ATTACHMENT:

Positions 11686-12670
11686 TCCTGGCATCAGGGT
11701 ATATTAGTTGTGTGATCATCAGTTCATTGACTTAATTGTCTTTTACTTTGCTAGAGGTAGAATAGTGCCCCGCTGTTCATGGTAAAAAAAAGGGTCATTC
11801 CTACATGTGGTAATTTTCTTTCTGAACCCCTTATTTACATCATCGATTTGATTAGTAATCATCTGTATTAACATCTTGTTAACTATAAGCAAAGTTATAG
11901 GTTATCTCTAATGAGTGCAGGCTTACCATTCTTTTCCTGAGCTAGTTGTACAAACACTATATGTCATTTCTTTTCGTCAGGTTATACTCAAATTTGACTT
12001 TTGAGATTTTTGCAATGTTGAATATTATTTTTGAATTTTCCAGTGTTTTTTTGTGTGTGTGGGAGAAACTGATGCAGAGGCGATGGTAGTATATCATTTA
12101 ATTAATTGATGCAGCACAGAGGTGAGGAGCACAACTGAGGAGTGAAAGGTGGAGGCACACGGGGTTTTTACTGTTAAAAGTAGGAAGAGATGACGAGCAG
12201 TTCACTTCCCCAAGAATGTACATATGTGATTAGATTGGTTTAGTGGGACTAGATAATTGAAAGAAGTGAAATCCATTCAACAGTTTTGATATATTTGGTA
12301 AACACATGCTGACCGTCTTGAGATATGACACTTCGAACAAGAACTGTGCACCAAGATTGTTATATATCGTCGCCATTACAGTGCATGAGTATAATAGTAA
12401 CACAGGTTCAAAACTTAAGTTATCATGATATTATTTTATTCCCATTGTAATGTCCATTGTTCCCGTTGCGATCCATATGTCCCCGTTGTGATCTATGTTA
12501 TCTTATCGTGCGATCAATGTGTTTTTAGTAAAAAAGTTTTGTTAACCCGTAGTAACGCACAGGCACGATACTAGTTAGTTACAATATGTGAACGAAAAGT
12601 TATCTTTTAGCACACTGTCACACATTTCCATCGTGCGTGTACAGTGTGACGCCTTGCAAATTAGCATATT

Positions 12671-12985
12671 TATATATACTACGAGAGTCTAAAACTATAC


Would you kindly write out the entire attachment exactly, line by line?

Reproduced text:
Positions 11686-12670
11686 TCCTGGCATCAGGGT
11701 ATATTAGTTGTGTGATCATCAGTTCATTGACTTAATTGTCTTTTACTTTGCTAGAGGTAGAATAGTGCCCCGCTGTTCATGGTAAAAAAAAGGGTCATTC
11801 CTACATGTGGTAATTTTCTTTCTGAACCCCTTATTTACATCATCGATTTGATTAGTAATCATCTGTATTAACATCTTGTTAACTATAAGCAAAGTTATAG
11901 GTTATCTCTAATGAGTGCAGGCTTACCATTCTTTTCCTGAGCTAGTTGTACAAACACTATATGTCATTTCTTTTCGTCAGGTTATACTCAAATTTGACTT
12001 TTGAGATTTTTGCAATGTTGAATATTATTTTTGAATTTTCCAGTGTTTTTTTGTGTGTGTGGGAGAAACTGATGCAGAGGCGATGGTAGTATATCATTTA
12101 ATTAATTGATGCAGCACAGAGGTGAGGAGCACAACTGAGGAGTGAAAGGTGGAGGCACACGGGGTTTTTACTGTTAAAAGTAGGAAGAGATGACGAGCAG
12201 TTCACTTCCCCAAGAATGTACATATGTGATTAGATTGGTTTAGTGGGACTAGATAATTGAAAGAAGTGAAATCCATTCAACAGTTTTGATATATTTGGTA
12301 AACACATGCTGACCGTCTTGAGATATGACACTTCGAACAAGAACTGTGCACCAAGATTGTTATATATCGTCGCCATTACAGTGCATGAGTATAATAGTAA
12401 CACAGGTTCAAAACTTAAGTTATCATGATATTATTTTATTCCCATTGTAATGTCCATTGTTCCCGTTGCGATCCATATGTCCCCGTTGTGATCTATGTTA
12501 TCTTATCGTGCGATCAATGTGTTTTTAGTAAAAAAGTTTTGTTAACCCGTAGTAACGCACAGGCACGATACTAGTTAGTTACAATATGTGAACGAAAAGT
12601 TATCTTTTAGCACACTGTCACACATTTCCATCGTGCGTGTACAGTGTGACGCCTTGCAAATTAGCATATT

Positions 12671-12985
12671 TATATATACTACGAGAGTCTAAAACTATAC